Turkey drew another rebuke from the European Union on Aug. 16 when it said its Yavuz energy drill ship would extend operations in disputed Mediterranean waters off Cyprus until mid-September.
Yavuz will be accompanied by three other Turkish ships according to a maritime notice that added "all vessels are strongly advised not to enter" the area.
A standoff has intensified in recent weeks between Turkey and EU-member Greece over oil and gas exploration rights at sea, and even involved a minor collision between their frigates last week.
Turkey's renewed drilling plan covers a zone delineated by Cyprus and Egypt and raises tensions, said EU foreign policy chief Josep Borrell, who called for an immediate halt to Turkey's activities and the beginning of dialogue.Democrats urge Pompeo to facilitate Turkish ships removed from East Med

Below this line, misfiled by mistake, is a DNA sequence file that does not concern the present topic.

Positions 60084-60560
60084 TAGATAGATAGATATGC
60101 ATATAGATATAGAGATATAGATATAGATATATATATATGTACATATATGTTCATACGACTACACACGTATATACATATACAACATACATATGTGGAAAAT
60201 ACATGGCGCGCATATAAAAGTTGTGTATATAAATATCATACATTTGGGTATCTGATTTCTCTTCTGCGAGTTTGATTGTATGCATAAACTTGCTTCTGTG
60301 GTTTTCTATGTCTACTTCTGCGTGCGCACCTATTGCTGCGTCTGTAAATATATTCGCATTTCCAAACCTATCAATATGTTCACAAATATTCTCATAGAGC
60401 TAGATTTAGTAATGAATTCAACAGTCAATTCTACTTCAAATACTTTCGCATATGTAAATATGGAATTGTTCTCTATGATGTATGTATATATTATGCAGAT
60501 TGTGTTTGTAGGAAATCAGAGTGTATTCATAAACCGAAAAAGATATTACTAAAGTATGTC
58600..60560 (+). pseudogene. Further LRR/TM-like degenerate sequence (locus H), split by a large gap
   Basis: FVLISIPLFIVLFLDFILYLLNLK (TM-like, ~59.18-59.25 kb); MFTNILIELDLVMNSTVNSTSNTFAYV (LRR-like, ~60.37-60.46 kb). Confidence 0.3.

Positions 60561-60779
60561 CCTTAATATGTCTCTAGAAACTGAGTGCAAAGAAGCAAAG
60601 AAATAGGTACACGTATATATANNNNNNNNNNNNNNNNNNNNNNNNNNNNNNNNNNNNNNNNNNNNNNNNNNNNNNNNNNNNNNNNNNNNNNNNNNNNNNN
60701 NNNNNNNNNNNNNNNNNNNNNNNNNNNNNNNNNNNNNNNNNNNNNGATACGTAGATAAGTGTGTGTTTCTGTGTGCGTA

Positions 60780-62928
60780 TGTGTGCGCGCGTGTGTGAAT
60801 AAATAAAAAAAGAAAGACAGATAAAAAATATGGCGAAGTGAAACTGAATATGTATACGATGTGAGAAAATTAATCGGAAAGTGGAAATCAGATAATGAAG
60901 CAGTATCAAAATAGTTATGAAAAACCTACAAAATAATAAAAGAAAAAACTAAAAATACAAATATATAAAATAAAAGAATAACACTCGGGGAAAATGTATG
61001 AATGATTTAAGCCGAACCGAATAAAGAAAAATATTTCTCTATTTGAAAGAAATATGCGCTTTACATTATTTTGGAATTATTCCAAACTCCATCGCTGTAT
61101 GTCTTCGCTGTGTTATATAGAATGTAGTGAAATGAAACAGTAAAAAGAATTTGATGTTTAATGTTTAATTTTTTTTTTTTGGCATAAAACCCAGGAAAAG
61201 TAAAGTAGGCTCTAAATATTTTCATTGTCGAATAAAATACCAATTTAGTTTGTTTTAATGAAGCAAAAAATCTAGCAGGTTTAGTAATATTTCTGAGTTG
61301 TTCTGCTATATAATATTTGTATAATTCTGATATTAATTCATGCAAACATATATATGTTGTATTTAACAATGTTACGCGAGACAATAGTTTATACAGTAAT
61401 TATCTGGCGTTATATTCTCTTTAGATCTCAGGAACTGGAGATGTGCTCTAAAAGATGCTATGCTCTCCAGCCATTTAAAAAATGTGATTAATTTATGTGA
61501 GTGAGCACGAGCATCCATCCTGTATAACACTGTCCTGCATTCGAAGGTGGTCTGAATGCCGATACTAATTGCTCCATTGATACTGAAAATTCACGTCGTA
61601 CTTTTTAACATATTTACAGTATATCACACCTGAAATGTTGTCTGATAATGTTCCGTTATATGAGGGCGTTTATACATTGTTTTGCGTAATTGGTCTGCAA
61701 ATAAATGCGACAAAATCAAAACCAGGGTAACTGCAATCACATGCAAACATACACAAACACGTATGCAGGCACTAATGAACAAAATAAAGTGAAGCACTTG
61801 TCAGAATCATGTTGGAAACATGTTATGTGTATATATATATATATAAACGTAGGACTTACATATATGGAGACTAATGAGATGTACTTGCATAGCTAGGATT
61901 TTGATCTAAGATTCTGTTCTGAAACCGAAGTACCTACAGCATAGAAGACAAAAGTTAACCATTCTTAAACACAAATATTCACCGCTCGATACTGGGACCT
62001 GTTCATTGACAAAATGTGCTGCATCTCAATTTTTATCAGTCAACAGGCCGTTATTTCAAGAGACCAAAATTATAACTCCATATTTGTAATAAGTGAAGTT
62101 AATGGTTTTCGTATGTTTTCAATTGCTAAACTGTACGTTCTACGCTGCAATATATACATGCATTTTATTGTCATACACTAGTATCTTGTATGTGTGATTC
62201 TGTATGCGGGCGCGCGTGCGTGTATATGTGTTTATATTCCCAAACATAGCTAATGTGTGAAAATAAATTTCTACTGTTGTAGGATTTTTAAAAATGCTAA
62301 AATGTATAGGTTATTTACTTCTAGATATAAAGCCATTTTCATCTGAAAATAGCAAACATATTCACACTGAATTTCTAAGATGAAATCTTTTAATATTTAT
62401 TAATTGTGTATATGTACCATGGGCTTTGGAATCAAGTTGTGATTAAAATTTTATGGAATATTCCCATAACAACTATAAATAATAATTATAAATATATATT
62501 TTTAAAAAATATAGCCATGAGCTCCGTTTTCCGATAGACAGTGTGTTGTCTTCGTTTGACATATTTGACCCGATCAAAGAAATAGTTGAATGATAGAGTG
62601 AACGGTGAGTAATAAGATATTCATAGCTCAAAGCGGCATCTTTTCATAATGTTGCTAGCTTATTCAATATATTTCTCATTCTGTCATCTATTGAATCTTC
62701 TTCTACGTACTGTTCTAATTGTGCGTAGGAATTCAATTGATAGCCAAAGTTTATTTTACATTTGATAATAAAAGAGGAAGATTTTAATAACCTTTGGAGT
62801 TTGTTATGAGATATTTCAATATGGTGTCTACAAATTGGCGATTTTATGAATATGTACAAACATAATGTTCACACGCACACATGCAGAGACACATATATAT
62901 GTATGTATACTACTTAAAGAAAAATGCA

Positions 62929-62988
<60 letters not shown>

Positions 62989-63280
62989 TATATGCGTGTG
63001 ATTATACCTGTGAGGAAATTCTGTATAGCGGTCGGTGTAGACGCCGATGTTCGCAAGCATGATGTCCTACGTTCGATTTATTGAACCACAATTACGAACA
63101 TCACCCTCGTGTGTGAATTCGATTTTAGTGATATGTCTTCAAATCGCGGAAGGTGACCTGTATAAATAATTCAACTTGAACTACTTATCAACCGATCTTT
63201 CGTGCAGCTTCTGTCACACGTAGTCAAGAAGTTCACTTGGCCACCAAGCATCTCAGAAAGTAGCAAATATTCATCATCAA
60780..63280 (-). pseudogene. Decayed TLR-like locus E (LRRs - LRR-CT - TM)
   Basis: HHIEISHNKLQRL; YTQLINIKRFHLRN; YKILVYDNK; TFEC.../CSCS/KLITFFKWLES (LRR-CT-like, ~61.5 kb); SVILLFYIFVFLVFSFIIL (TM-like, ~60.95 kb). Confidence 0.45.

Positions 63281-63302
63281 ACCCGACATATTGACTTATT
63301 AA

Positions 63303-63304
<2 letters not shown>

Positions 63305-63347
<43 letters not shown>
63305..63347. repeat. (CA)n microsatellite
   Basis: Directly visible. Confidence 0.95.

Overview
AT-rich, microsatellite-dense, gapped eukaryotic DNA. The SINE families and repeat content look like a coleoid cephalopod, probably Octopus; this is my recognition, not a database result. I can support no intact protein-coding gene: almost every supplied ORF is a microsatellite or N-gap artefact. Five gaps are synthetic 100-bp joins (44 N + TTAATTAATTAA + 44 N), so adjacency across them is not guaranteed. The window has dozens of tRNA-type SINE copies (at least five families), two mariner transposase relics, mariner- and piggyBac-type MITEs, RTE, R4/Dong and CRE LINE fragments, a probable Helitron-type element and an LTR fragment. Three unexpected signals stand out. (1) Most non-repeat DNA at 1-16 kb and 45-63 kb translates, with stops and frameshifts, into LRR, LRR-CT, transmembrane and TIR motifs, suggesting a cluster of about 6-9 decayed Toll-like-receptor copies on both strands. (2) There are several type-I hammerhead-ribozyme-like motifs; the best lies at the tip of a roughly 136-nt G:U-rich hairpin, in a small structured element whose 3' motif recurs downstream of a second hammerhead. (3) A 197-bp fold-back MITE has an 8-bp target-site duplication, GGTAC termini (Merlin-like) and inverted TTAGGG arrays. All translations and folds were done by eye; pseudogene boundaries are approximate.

"This action runs counter and undermines efforts to resume dialogue and negotiations, and to pursue immediate de-escalation," he said in a statement.
Cairo and Athens signed a territorial zoning deal earlier this month. While Paris has stepped in to criticise what it calls Turkey's provocations, Ankara says it will not back down from defending its legal rights.
President Recep Tayyip Erdoğan said on Aug. 15 "the language of sanctions and threats" will not deter Turkey.Erdoğan says only solution in east Med is dialogue, as France increases military presence in region